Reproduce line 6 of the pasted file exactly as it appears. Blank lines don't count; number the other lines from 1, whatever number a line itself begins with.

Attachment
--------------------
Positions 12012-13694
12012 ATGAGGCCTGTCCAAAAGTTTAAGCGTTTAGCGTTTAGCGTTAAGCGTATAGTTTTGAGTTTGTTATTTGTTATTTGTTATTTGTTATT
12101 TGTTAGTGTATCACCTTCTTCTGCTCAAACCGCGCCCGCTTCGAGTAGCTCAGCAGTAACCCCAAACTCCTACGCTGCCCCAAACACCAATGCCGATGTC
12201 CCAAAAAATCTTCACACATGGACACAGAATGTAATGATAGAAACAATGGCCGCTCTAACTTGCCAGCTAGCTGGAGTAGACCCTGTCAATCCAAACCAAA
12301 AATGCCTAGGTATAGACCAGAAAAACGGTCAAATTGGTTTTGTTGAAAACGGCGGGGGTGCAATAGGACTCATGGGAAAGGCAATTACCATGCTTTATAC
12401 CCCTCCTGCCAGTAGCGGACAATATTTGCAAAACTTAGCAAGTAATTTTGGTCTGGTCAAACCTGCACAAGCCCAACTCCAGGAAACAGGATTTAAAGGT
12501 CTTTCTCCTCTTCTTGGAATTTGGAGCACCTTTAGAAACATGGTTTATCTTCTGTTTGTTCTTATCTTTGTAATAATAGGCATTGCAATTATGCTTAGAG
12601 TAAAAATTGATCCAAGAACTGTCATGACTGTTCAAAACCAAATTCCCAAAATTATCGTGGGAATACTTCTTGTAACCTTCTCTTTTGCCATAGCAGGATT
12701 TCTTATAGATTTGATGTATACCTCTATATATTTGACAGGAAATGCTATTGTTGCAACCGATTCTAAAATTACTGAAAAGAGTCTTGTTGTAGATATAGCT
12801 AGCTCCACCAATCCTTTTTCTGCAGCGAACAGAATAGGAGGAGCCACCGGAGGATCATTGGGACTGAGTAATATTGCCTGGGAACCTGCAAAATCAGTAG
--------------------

12401 CCCTCCTGCCAGTAGCGGACAATATTTGCAAAACTTAGCAAGTAATTTTGGTCTGGTCAAACCTGCACAAGCCCAACTCCAGGAAACAGGATTTAAAGGT